When Social Phobia Gets In The Way

unafraid

I am walking in the rain, feeling slightly ridiculous. I quite enjoy a light sun shower when I’m out and, if the time and place are right, a torrential downpour. Something about cloudy skies and water catapulting itself to the ground makes me feel hopeful. But on this occasion it wasn’t the right time or place and it was definitely a torrential downpour. It was the middle of winter and I was freezing. I had a black leather hoodie on, chunky black boots, ripped black jeans and no umbrella. The rain was coming down hard and at such an angle that my clothes were soaked. An elderly woman hurried up behind me holding an umbrella which she then shared with me the rest of the walk to the store. She had lovely brown eyes, the same golden brown my daughter’s are today, and a strong Italian accent.

I was touched by this random act of kindness. Even more so that it came from an older woman, carrying her green shopping bag, and a floral umbrella that matched her patterned coat. I was touched that she didn’t think to avoid the unsmiling girl dressed in grungy black clothing.

Since then, I have always strived to do small, simple acts of kindness when I can. Loaning coins here and there, taking the time to ensure a lost person finds their way, letting people in a hurry go before me in a line, anything that presents itself.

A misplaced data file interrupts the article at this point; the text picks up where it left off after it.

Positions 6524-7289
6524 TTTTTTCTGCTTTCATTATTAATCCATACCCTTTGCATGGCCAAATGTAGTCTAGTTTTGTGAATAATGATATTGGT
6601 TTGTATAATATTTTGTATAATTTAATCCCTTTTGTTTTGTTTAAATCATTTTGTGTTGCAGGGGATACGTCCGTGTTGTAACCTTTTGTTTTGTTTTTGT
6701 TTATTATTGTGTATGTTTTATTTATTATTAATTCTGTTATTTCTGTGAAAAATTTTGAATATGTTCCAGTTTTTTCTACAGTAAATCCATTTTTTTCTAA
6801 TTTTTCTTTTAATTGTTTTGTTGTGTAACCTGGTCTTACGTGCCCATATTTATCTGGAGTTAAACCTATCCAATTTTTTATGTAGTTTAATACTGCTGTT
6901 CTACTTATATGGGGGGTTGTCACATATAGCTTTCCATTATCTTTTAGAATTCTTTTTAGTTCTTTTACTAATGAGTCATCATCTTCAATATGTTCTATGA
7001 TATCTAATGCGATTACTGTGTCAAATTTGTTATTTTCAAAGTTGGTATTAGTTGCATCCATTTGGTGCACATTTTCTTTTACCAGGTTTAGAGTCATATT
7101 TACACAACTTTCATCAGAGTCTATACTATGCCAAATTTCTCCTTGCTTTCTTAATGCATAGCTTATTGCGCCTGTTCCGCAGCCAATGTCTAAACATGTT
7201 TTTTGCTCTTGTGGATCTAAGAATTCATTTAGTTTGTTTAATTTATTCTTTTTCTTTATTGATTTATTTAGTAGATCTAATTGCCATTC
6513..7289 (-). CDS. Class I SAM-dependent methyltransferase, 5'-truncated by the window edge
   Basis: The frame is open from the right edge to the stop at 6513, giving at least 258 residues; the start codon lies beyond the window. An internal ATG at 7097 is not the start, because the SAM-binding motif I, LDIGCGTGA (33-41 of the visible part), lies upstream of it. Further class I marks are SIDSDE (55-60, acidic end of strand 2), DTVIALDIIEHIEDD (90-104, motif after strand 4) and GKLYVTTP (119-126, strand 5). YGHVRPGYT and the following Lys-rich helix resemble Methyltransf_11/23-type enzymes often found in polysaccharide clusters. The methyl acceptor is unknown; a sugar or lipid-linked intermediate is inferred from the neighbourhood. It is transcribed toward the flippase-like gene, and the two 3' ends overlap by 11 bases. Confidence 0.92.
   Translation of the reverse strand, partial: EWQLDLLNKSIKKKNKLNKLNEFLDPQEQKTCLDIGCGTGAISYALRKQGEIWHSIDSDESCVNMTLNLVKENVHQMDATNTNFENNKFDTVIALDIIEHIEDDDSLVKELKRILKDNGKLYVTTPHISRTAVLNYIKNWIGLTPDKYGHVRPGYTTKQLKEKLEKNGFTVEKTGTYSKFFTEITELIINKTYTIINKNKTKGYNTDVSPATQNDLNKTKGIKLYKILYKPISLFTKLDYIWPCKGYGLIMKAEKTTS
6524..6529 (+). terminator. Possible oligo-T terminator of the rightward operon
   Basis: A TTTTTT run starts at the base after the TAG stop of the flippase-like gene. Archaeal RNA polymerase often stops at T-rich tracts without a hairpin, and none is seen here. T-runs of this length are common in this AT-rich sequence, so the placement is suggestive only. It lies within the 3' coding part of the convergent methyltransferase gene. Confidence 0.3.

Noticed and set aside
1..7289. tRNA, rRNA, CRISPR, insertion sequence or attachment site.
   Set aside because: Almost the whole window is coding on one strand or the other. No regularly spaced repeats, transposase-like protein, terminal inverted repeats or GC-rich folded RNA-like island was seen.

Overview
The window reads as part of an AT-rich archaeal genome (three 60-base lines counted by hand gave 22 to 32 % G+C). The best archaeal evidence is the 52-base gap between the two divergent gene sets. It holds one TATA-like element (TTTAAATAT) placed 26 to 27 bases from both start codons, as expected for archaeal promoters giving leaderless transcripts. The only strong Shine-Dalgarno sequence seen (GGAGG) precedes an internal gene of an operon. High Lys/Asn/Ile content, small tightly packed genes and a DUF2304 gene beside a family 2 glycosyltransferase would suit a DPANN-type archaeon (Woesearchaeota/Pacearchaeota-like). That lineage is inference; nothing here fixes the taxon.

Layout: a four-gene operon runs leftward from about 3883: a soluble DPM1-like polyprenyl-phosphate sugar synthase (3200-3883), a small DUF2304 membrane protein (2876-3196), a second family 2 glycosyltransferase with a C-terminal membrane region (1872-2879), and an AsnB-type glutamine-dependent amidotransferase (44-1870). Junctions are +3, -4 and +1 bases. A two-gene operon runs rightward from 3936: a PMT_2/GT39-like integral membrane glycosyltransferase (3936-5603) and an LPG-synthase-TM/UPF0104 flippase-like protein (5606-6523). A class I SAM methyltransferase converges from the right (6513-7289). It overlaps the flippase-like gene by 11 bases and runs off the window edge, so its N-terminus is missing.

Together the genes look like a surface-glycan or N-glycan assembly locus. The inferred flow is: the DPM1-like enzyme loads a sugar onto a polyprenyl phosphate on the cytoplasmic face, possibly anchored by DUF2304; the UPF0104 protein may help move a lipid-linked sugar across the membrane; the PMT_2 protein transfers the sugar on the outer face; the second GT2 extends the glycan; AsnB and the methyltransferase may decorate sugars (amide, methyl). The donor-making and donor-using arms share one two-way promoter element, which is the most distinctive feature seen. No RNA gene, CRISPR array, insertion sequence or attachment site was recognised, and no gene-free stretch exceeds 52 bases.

But not everything that presents itself.

Sometimes I forget that woman’s lack of judgement that day. Sometimes I forget to just offer. Sometimes I waste opportunities to help others because I’m so caught up in worrying about what they will think.

I walked right past an elderly man struggling to take his bins in a few weeks ago. He had a walking stick and was inching slowly down his long driveway with the smaller garbage bin. The large recycling bin was still at the front. I could have stopped.
“Excuse me.” I could have called out offering to help, grabbing the larger bin and following him down the drive.
I didn’t though. I kept walking. I was too afraid of bothering him or frightening him. I was too afraid of what he might think.

Two days ago a woman was struggling with two large suitcases in front of me. We had just hopped off the train. She was panting loudly.
“That was the worst journey!” She gasped, glancing toward me. “So many delays…just awful…been running around all day.”
Again I wanted to ask how far she had to walk. I wanted to offer to help her with her suitcases. I kept my mouth shut though. I didn’t even politely respond to her comments about the delays. I couldn’t. I literally could not force the words out of my mouth, even though I badly wanted to. Yet again, I was frozen by worry.

I can not make myself say the words I want to say. I can not do what I want to do. I cannot be the person I want to be. And I’m sick of it.

It’s not just random acts of kindness. It’s in my inability to read things out in class. It’s in the paralysing fear I feel when it comes to public speaking. It’s in the way I freeze, refusing to answer the phone if I don’t know who the caller is. It’s in my inability to speak or share or do. And it stops now.

I must remember that no one is going to look at me and judge me in the way I continuously do myself. They most likely won’t think or say anything except “thanks”.

 

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